Though superphosphate (formerly called acid phosphate) has long been the leading phosphate fertilizer of America it is open to the objection that its analysis (17% to 20% of available phosphoric acid) is too low to meet the increasing demand for higher grade fertilizer mixtures; moreover, in humid weather it tends to cake because of its absorption of moisture from the air.

To offset these objections, manufacturers of mixed fertilizers add one or another of several concentrated materials to their goods. Doubtless the most popular of these is double superphosphate which is often marketed as “triple superphosphate” and “treble superphosphate.”

In physical properties and effects double superphosphate is on a par with the best of other concentrated inorganic fertilizers such as nitrate of potash, phosphates of ammonium and potassium. When properly prepared it neither absorbs moisture, cakes in storage nor becomes sticky even in humid air. Hence it enhances the drilling properties of fertilizer mixtures to which it is added and therefore makes them flow more freely through fertilizer drills.

Its solubility in water being only a tenth as great as other concentrated phosphate fertilizers is of great advantage because it is far less likely to burn the crops to which it is applied. Burning is due to highly concentrated solutions of soluble salts either upon the foliage or in the soil. When it replaces superphosphate in mixtures no undesirable mechanical or physical changes occur. However, one caution is necessary: it should not be mixed with excessive amounts of lime, ground limestone, cyanamid, or other materials rich in lime. When mixed with potash or ammonia or other soluble sulfates a chemical reaction occurs and results in more or less caking, but when this has completed itself the mixture is readily pulverized without recurrence of caking.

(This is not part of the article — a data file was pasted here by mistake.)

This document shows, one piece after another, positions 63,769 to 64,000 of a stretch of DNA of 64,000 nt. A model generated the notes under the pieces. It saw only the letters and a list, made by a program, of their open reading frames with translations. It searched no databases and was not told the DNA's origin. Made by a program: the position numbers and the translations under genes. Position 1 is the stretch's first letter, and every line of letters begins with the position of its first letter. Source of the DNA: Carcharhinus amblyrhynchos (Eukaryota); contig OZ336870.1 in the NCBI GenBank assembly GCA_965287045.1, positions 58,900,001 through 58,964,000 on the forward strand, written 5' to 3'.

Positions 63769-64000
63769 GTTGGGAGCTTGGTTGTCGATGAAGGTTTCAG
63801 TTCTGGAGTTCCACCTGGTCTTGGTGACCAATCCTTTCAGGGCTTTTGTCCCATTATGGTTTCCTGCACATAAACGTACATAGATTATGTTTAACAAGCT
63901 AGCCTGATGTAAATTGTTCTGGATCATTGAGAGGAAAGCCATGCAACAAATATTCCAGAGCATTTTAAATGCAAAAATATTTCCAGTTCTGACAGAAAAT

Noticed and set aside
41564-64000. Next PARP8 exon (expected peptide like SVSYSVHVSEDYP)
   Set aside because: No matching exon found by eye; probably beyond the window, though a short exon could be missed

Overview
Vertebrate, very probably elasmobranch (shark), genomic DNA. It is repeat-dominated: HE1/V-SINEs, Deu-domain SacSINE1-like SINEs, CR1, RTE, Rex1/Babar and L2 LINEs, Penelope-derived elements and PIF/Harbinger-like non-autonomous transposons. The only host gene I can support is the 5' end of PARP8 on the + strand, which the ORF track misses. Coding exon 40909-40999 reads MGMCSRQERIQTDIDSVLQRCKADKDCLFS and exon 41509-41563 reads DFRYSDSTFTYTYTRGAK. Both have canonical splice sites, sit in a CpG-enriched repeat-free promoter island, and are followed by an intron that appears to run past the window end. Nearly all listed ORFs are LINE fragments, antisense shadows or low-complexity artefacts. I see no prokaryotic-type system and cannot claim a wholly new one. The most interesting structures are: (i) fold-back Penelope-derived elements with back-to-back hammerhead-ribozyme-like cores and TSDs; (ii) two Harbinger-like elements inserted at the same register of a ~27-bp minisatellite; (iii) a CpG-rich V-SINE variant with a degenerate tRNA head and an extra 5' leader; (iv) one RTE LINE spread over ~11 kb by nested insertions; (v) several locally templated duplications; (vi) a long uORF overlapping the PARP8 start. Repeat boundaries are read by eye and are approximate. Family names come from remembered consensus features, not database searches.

Before applying any of these fertilizers it is advisable to know which one is needed and which not; for thus we may avoid wasting materials and money. The simplest way to do this is to divide the garden into strips of at least 10 feet width at right angles to its length and sow only one unmixed fertilizer on each alternate strip, leaving the others unfertilized. Then sow crops lengthwise of the garden so as to cross the strips. (Fig 31.) When the crops grow the differences of development will suggest what plant foods are lacking in the soil and therefore what ones to supply. As already noted yellowish foliage will indicate shortage of nitrogen; weak stems, lack of potash; and poor ripening of fruit and seed, lack of phosphorus.

There should be at least five strips, one to test the need for nitrogen, another for potash and a third for phosphorus with blank, unfertilized strips between. Perhaps the best fertilizers to apply in the experiment are nitrate of soda for nitrogen; superphosphate for phosphorus and muriate of potash for potash. When enough space is available other strips may be added as follows: Sulfate of ammonia and sulfate of potash with unfertilized strips between. If desired, combinations of two or even three of these five fertilizers may be made thus: Nitrate of soda and superphosphate; nitrate of soda and muriate of potash; superphosphate and muriate of potash, etc., but not two of the same kind such as nitrate of soda and sulfate of ammonia or muriate of potash and sulfate of potash.